The Secretary's regulations establish three points of policy pertinent herein. First and most importantly, a debarment is not to be used for the purpose of punishment. Rather, it is employed to protect the public interest. Second, as to the period of debarment, the line of demarcation between the protection of the public interest and punishment is generally three years. Third, even in the most outrageous situations, a debaree is considered fit to do business with the Federal government upon the expiration of the debarment period absent any new, significant transgressions.

As of October 1992 when the initial debarment request was made, Mr. Murray was clearly a candidate for debarment. He had plead guilty to a felony -- the obstruction of a Departmental audit of a proprietary school -- an offense which constituted cause under 34 C.F.R. § 85.305(a)(3).See footnote 1 1 The nature of the offense was serious and could warrant nearly the maximum three year period of debarment absent the presence of extenuating circumstances which, based on this record, may or may not have been present.

In the instant case, the appropriate time to prosecute a debarment action was immediately following the conviction of Mr. Murray in July 1992 as originally pursued by the Department in October 1992. Such an action would have protected the public interest by precluding Mr. Murray from conducting business with the Federal government through October 1995. The present action was instituted, however, some four years after his conviction and six months after Mr. Murray would have been considered, once again, fit to conduct business with the Federal government if he had been debarred in a timely fashion. This four-year delay transforms an otherwise act for the protection of the public interest into a form of punishment and violates the fundamental principle underlying a debarment proceeding.See footnote 2 2 Such a situation cannot be condoned. Accordingly, the proposed debarment of Mr. Murray is denied.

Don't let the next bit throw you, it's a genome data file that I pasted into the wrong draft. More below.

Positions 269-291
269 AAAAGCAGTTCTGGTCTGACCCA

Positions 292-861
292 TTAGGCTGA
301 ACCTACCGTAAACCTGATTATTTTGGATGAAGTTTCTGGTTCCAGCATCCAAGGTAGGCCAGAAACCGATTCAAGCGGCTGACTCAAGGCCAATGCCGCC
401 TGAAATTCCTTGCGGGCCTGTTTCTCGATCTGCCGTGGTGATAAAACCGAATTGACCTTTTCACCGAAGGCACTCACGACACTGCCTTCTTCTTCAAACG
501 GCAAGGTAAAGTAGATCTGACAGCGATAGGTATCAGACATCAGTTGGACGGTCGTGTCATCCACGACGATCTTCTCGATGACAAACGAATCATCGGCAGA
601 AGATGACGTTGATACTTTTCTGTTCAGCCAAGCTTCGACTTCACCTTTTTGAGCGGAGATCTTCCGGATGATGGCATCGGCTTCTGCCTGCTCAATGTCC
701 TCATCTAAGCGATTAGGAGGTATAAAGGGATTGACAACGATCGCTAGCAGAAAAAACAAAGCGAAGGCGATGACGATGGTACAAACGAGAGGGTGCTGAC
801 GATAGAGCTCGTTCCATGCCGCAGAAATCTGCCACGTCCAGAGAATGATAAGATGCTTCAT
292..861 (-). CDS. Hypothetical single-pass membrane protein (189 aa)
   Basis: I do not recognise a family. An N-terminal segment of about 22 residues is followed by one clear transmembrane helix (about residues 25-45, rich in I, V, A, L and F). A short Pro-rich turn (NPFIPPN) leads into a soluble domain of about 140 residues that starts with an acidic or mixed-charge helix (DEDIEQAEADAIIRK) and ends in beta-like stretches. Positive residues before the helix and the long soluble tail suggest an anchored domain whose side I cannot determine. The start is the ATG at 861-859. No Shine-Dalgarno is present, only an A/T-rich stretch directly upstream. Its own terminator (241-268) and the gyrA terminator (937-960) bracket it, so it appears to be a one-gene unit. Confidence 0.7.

Allan C. Lewis
Deciding Debarment and Suspension Official

Dated: August 15, 1996


A copy of the attached decision was sent on August 15, 1996, by certified mail, return receipt requested to the following:

Nelson Murray
1800 Chelmsford Cr.
Newark DE 19713

Russell Wolff, Esq.
Office of the General Counsel
U.S. Department of Education
600 Independence Avenue, S.W.
Washington, D.C. 20202-2110

Linda Duby, Paralegal Specialist
Compliance and Enforcement Division
Student Financial Assistance Programs
Office of Postsecondary Education
U.S. Department of Education
600 Independence Avenue, S.W.
Washington, D.C. 20202-4531

Footnote: 1    1 The false statement on his 1987 tax return is a relatively insignificant matter in this case.
Footnote: 2    2 The Department's explanation for its initial failure to prosecute Mr. Murray -- to await the completion of the civil and criminal actions against his superiors -- cannot justify or excuse the delay of the action against him. A debarment action is designed to protect the public interest with respect to a particular individual. Thus, a delay predicated upon this individual's assistance in other matters not affecting him directly, while it may well serve some other Federal interest, does not serve to protect the public interest from this particular individual.